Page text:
A weekly outreach to our friends and colleagues in Canada
Top of the News
- The Dow and S&P 500 both hit all-time highs yesterday and the unemployment rate dropped to the lowest it has been in 17 years and now Republicans who control both Houses of Congress and the White House might finally pass comprehensive tax reform. According to various published reports, Republicans have the votes they need in the Senate to pass the tax package after getting commitments from Senators such as John McCain, Lisa Murkowski and Susan Collins who defeated GOP efforts to repeal and replace Obamacare. Republican leaders were also scrambling to win over Senator Bob Corker of Tennessee and McCain’s colleague in Arizona, Senator Jeff Flake, who have been in a bitter and public war of words with President Donald Trump and have expressed concerned about budget deficits generated by tax cuts. A mechanism designed to win their votes was ruled unworkable under Senate rules yesterday. A vote on the tax measure is expected sometime late today. For now, Democrats stand lockstep against it.
- Former National Security Adviser Michael Flynn has been charged in the special counsel's Russia investigation with making false statements to the FBI and pleaded guilty at a hearing this morning. It’s a one-count charge and relates to Flynn’s interactions with the Russian ambassador in late December -- specifically discussions about sanctions and other matters he apparently claimed never happened. Flynn was interviewed by the FBI days after Trump's inauguration and was forced to resign in February just 24 days into the new administration when White House officials said he had misled them about whether he had discussed sanctions with the Russian ambassador. According to ABC News, “Flynn is prepared to testify...against President Trump, against members of the Trump family, and others in the White House.”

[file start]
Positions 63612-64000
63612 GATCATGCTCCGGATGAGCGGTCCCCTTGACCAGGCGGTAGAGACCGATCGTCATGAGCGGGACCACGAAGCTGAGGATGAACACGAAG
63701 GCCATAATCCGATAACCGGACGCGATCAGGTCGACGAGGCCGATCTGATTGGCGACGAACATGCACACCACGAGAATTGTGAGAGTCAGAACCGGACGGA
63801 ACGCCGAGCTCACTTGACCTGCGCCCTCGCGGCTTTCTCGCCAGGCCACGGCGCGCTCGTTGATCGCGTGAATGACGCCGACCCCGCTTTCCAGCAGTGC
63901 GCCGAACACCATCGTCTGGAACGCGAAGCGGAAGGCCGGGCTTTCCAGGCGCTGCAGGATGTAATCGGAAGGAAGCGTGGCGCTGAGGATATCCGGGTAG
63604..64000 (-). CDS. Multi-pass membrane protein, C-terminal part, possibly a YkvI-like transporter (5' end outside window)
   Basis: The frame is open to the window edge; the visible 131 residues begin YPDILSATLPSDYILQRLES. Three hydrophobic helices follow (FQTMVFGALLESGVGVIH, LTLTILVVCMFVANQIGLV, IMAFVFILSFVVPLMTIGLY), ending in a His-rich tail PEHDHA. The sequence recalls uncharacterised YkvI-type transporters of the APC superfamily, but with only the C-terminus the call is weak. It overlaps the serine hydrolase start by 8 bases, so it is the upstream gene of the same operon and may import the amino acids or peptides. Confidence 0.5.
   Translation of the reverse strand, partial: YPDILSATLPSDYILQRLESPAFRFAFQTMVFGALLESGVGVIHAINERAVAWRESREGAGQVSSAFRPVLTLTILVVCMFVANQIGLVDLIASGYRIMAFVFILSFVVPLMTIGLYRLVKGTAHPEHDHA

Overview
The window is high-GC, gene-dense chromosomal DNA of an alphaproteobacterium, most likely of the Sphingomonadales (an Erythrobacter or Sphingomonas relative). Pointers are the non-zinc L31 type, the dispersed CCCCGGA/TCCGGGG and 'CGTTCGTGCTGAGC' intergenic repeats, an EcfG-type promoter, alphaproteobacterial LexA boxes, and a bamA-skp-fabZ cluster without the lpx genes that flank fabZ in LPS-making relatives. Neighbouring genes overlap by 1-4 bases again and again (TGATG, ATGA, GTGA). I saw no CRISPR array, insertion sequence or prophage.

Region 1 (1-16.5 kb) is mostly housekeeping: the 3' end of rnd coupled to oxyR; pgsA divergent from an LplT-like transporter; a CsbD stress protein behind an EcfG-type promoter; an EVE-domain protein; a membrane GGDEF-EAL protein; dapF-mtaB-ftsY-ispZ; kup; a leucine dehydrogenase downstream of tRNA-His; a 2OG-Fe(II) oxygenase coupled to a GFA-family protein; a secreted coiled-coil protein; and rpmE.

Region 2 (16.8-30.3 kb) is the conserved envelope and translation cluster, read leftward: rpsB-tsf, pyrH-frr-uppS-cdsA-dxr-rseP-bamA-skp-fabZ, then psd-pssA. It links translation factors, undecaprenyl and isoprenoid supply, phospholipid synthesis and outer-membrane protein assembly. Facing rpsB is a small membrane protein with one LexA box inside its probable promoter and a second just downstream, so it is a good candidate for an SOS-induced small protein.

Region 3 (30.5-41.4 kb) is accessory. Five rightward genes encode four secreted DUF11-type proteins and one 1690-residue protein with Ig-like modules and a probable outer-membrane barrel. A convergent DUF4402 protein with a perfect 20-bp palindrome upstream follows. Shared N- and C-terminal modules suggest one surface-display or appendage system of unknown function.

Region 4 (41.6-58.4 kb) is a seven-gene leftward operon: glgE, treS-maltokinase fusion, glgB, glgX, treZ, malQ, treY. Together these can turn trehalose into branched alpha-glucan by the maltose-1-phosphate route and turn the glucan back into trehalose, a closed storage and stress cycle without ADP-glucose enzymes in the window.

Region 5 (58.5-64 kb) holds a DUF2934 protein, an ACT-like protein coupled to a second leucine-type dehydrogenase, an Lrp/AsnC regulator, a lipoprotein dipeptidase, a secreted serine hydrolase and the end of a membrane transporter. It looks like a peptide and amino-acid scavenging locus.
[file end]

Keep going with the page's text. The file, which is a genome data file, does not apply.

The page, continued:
- Former speaker of the House, Nancy Pelosi (D-CA), called him an “icon in our country” Sunday just hours before Democrat Congressman John Conyers – the longest serving member of the House – announced he was stepping down from his post atop the House Judiciary Committee amid accusations of sexual harassment. Yesterday, in the face of mounting allegations, Pelosi said Conyers should resign from Congress. Several other Democratic members and House Speaker Paul Ryan (R-WI) are also on the record now saying Conyers should resign. Conyers, a Michigan lawmaker, has held his seat since 1965 and is considered a hero of the civil rights movement. He’s a founding member of the Congressional Black Caucus. CNN reported earlier this week that several members of the Congressional Black Caucus are in talks with Conyers to get him to resign to protect his civil rights legacy. Meanwhile, Democrat Senator Al Franken of Minnesota held a press conference on Monday to address the mounting accusations of sexual harassment leveled against him as late as yesterday. Franken said then he won’t step down and said by apologizing, he’s taking responsibility for his actions – though he denies remembering the actions in which he’s apologizing. He said it’s too soon to decide whether he will run for reelection. Congressman Joe Barton (R-TX) said he will not be running for his congressional seat again after a sexually explicit photograph of him and now, a sexually suggestive Facebook message, were made public.